When talking about leadership and management, the respondents in O’Leary’s interviews (see my previous two blogs for details) frequently mentioned the positive influences a good leader’s character and behaviours can have on his or her followers. While they also mentioned behaviours when discussing managers, the emphasis was different: good managers bring out results.

The interviewees focussed on the effects of good leadership behaviours on staff when discussing leaders, but they focussed on the manager when discussing managers.

In other words, good leaders helped people to feel trusted, trust in return, and feel engaged, motivated and encouraged. Good managers gained trust, made themselves visible, worked to ensure full accountability, adopted an optimistic outlook and provided recognition and reward.

Moreover, the same task took on different dimensions depending on whether it was seen as a management or leadership intervention. Take delegation and development, for example. Respondents believed managers delegated primarily to improve efficiency, while leaders did so to empower their subordinates.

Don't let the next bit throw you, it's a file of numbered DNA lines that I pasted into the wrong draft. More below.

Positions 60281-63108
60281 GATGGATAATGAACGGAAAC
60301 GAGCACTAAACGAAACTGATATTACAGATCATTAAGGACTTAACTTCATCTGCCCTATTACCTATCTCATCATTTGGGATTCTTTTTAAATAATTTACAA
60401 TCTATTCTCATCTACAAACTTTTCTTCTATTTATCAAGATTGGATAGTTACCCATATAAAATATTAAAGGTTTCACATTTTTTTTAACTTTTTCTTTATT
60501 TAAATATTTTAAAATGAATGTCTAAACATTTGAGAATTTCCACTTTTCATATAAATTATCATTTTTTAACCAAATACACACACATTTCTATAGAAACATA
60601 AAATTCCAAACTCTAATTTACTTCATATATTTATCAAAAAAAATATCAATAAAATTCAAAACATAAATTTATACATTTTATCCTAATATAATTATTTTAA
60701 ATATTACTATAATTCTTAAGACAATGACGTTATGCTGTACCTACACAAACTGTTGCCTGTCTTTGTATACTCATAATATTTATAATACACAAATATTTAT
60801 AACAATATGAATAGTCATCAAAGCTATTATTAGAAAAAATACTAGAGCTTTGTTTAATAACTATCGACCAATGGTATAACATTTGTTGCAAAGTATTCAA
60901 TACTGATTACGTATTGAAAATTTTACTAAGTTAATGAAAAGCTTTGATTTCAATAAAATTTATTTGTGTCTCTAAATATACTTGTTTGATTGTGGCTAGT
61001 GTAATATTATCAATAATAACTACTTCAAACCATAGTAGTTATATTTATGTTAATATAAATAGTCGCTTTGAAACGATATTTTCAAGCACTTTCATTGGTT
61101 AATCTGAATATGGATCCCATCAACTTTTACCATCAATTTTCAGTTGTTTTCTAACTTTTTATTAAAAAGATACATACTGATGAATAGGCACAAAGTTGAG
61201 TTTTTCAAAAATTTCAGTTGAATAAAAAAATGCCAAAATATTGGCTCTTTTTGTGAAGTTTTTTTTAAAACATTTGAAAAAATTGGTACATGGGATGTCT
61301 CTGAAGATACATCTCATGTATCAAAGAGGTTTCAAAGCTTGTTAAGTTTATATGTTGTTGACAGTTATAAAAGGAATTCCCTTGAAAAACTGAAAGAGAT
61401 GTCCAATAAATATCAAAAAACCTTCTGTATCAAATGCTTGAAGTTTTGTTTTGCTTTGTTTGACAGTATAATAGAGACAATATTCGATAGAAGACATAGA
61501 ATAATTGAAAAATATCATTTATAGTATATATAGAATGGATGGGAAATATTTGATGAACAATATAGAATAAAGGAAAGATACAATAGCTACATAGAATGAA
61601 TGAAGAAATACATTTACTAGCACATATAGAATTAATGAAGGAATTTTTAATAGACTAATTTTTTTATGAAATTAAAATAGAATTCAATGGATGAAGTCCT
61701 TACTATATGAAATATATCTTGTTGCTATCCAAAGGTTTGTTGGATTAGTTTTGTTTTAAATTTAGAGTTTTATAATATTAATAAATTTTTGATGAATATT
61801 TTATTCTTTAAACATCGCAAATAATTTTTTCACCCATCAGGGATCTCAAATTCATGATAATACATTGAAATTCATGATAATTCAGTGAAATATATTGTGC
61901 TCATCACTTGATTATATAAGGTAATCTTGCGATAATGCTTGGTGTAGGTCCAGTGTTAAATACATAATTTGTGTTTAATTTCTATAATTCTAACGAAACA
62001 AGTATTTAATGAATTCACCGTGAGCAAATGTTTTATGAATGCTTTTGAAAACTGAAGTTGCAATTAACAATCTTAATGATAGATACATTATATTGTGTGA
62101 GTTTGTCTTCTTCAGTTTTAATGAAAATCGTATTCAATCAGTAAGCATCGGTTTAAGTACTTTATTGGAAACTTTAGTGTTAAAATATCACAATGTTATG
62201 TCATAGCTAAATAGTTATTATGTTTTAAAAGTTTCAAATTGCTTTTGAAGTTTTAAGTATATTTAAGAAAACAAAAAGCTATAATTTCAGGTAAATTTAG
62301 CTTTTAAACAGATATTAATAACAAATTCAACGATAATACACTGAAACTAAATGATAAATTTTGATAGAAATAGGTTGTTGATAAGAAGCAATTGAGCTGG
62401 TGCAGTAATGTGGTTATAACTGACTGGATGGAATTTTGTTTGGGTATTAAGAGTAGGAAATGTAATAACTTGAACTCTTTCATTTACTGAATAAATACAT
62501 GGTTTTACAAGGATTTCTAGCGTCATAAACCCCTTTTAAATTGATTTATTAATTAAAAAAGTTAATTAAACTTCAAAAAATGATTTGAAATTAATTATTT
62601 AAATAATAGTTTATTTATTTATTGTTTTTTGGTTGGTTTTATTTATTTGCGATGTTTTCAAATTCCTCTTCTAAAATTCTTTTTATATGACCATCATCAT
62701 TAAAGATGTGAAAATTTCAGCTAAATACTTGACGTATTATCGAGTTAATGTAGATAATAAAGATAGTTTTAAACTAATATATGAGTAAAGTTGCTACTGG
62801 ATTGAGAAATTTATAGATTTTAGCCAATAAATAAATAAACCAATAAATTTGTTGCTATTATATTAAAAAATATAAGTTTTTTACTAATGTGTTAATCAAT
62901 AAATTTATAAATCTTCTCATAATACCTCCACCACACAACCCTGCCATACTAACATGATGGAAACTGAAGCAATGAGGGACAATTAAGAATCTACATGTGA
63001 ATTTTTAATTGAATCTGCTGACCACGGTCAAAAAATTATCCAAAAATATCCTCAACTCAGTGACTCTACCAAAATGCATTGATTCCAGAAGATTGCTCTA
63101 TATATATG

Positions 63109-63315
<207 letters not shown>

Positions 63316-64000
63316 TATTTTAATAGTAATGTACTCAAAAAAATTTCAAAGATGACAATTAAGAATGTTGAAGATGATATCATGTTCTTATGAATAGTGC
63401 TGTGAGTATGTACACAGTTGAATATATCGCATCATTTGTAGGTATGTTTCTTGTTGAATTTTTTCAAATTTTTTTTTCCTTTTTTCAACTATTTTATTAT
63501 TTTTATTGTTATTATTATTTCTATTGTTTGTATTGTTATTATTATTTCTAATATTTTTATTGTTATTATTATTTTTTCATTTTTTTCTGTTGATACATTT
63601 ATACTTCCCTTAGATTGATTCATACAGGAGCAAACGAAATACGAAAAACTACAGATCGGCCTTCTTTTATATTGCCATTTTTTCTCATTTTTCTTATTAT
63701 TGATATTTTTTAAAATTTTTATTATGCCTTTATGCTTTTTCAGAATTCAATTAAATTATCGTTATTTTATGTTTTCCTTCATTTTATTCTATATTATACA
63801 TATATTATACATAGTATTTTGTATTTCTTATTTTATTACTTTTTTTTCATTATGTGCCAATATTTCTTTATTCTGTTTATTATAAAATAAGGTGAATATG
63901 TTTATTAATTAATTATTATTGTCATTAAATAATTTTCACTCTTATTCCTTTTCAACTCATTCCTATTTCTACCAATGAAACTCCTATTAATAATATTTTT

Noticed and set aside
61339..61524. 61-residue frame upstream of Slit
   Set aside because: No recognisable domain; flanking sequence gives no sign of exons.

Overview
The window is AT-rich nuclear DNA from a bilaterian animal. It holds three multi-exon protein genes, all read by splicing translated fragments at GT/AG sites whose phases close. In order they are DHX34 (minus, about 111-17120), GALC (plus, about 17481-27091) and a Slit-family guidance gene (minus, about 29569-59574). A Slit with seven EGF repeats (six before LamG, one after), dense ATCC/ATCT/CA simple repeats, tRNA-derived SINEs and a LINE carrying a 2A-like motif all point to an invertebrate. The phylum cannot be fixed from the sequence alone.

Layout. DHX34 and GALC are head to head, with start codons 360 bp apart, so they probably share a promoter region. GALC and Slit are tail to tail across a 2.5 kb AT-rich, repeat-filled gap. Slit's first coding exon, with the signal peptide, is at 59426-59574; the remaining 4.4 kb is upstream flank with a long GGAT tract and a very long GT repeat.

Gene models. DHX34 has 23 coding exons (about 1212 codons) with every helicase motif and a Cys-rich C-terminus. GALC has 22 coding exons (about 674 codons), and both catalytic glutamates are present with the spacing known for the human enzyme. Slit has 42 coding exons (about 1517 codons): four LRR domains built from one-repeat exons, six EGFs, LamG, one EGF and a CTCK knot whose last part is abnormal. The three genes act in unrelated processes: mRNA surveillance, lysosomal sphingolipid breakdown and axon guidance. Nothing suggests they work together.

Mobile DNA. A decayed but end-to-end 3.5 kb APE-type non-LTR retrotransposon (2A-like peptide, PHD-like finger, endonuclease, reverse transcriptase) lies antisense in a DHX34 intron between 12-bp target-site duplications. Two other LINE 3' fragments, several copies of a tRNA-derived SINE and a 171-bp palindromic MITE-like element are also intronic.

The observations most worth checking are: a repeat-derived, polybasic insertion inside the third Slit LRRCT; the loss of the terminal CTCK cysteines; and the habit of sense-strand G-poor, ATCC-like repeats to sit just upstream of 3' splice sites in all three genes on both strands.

Interviewees referred to more leader behaviours directed toward developing their employees than they did to management behaviours directed at the same goal (14 to 5, to be precise), strongly suggesting that employee development was seen as more central to leadership than to management.

Yet, as O’Leary noted, while we might think of managers as having a different focus than leaders, the distinction becomes extraordinarily fuzzy when their daily activities are looked at. Most of the activities were exceptionally similar or even identical, such as motivating, learning, and delegating.

Are management and leadership different in practice? Here’s O’Leary’s verdict:

“I’d suggest that they aren’t that different in terms of how they actually play out in organizations. Certain behaviours and activities are common to the effective demonstration of both leadership and management. The crucial difference – maybe the only difference — is the focus of the person carrying them out. Focus more on people and you’ll demonstrate leadership, more on results and you’ll perform management; but what you’re actually doing may not be that different.”

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